Career Advice – Head of Semiotics Alfie Spencer – Flamingo
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Career Advice – Head of Semiotics Alfie Spencer – Flamingo

My name I think is Alfie Spencer. I think
I work at a place called Flamingo and I am commercial Semiotican. It is to help build
brands to have more cultural attraction and more power in their social circumstances and
context. Basically, a geeky commitment to watching
huge amount of advertising and being quite opinionated about it. At a junior level, I mean practical experience
I don’t think really comes into it. I think as an industry, we sort of fetishize these
ideas that people have already done the thing that you are hiring them to do and I just
don’t think that’s necessary. I think they have to be extremely engaged with the idea
that the world is quite a strange place and it’s worth looking twice at what things are
because they normally turn out to be a bit more weird that you originally think they
should be. It’s so tiny that it’s almost- I mean it’s
a cottage industry so we have plenty of people who want to do it. I’d like it if more people
wanted to do it, and I think lots of people do want to do it, they just don’t know it
exist is my main problem and obviously, clients are buying it a lot now so we are always looking
for people. It depends on what level. Mostly at universities,
people in graduate study programs in arts, in literacy studies, in cultural studies,
in anthropology programs; it really just depends. I think often it’s a strange combination of
someone who’s quite kind of geeky and uncool but likes kind of finding out or thinking
about very, very new things and that’s often quite a strange combination of skills. I always tell people that the thing they should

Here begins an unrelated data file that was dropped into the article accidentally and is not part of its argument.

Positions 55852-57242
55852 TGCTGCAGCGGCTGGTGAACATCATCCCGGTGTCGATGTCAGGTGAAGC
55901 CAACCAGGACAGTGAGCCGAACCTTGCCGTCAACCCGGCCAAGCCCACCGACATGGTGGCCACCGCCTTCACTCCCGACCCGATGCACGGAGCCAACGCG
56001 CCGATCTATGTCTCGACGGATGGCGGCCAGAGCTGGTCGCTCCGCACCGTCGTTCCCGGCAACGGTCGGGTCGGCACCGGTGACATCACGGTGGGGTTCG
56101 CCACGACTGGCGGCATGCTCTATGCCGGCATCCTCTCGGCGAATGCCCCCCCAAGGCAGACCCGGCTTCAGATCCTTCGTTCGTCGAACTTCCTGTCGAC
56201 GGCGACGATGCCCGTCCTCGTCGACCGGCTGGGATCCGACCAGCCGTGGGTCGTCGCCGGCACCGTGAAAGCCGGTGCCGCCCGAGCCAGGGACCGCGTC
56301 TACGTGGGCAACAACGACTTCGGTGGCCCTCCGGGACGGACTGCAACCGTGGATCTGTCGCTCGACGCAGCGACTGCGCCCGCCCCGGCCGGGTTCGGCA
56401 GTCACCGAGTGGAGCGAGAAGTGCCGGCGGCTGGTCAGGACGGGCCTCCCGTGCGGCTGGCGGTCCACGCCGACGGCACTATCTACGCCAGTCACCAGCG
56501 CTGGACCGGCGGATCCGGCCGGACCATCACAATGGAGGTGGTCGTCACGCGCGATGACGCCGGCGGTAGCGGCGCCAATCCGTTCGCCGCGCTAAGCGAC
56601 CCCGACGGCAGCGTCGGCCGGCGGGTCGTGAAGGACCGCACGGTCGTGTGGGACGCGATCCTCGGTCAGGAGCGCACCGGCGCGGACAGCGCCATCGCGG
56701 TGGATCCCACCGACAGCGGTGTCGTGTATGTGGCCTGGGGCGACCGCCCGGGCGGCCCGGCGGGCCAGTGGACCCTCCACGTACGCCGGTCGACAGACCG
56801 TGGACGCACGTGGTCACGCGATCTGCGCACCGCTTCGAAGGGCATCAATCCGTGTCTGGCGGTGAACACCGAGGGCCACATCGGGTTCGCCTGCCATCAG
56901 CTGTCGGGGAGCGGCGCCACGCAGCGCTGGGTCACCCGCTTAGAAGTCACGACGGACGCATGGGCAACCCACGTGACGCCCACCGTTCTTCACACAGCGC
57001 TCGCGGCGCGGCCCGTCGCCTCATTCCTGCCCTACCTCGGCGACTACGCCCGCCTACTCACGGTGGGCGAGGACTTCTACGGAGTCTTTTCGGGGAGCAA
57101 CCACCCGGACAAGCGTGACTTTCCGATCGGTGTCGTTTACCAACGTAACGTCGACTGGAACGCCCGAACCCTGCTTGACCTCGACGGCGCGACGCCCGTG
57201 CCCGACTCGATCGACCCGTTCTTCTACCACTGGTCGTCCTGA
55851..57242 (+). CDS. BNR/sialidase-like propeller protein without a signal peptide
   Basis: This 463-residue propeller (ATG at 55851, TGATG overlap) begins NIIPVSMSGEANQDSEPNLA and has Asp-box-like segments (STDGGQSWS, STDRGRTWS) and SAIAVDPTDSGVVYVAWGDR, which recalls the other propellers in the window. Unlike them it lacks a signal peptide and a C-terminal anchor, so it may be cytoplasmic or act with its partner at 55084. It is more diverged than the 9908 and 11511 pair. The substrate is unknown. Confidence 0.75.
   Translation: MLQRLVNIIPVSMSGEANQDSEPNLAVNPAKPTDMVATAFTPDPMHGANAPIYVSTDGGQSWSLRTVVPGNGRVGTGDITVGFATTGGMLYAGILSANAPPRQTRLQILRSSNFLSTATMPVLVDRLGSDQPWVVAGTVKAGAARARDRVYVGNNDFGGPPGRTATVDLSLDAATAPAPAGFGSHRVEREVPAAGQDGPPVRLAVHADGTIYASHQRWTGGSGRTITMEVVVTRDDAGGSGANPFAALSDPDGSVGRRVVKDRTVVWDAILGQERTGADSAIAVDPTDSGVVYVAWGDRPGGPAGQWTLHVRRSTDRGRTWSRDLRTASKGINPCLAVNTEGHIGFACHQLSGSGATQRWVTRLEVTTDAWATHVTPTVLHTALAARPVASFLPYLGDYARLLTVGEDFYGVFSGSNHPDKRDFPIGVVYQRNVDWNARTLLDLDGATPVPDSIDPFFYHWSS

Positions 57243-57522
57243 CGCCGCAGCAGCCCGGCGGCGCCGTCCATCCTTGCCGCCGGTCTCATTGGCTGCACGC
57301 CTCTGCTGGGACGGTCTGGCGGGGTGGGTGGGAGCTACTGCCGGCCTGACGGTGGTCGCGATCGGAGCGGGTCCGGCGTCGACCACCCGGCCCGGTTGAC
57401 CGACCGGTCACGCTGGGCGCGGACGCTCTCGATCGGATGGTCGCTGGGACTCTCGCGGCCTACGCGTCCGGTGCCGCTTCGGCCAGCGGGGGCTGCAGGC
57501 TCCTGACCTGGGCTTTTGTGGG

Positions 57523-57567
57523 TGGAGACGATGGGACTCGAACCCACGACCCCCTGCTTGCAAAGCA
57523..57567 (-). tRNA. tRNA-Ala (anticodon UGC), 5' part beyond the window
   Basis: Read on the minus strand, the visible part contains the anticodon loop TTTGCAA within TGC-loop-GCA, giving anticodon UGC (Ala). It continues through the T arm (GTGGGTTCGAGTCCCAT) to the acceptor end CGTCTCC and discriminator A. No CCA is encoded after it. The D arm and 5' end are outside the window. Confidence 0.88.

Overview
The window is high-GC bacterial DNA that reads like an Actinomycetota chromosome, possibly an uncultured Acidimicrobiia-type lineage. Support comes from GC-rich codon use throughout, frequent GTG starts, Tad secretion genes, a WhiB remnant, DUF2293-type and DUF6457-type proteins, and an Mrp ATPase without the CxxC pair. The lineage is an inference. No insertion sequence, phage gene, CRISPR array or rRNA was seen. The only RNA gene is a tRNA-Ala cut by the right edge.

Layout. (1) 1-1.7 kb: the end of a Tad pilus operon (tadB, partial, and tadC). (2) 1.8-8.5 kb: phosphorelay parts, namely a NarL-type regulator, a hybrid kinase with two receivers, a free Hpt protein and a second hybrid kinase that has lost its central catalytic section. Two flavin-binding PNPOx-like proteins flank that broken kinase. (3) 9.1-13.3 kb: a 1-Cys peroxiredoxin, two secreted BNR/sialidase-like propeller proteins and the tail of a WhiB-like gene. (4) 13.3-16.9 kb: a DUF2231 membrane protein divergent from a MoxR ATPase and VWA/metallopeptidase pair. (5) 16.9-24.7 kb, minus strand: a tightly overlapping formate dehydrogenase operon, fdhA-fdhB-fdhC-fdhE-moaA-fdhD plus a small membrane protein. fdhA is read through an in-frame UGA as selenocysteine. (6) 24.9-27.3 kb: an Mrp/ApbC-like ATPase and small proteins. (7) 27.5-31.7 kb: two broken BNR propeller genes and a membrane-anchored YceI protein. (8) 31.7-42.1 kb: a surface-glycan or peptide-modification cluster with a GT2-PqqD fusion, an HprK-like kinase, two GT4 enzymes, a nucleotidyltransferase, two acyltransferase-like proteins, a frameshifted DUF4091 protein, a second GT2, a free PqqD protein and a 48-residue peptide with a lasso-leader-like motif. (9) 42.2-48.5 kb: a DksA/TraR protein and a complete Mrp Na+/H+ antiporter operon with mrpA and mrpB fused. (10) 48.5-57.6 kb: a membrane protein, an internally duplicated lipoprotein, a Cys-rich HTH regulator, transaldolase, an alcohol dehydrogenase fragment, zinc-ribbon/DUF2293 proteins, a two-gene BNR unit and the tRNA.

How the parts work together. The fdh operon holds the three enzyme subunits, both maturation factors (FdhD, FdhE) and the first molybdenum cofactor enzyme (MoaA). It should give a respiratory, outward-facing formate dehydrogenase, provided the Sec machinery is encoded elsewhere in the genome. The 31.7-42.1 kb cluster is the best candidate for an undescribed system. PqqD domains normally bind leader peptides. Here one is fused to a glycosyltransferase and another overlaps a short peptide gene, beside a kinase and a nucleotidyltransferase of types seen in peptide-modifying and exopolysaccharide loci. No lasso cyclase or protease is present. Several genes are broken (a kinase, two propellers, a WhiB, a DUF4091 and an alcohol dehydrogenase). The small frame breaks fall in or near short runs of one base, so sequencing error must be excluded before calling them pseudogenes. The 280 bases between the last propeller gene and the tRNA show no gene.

do is run a blog just writing general cultural criticism because it gets you in the habit
of writing for an audience about advertising, about art, about literature, about the things
that are happening; broader cultural experiences and I think if you get into the habit of writing
about those things, you tend to be much clearer about exactly what you mean when you talk
about them. One of the real issues that you can find early on is that people know how
to analyze things one way or another, but they don’t know what’s interesting about their
own views. I think finding an audience is often the most important thing, actually. Give them space. People are generally pretty
curious and engaged as long as you don’t stop them. And the great danger is that you tell
people what to do. The best thing to do is just let people experiment and these things
kind of happen, hopefully. Source LF are London’s leading creative communications
and media recruitment agency. Be sure to Like our video and subscribe to this channel. Take
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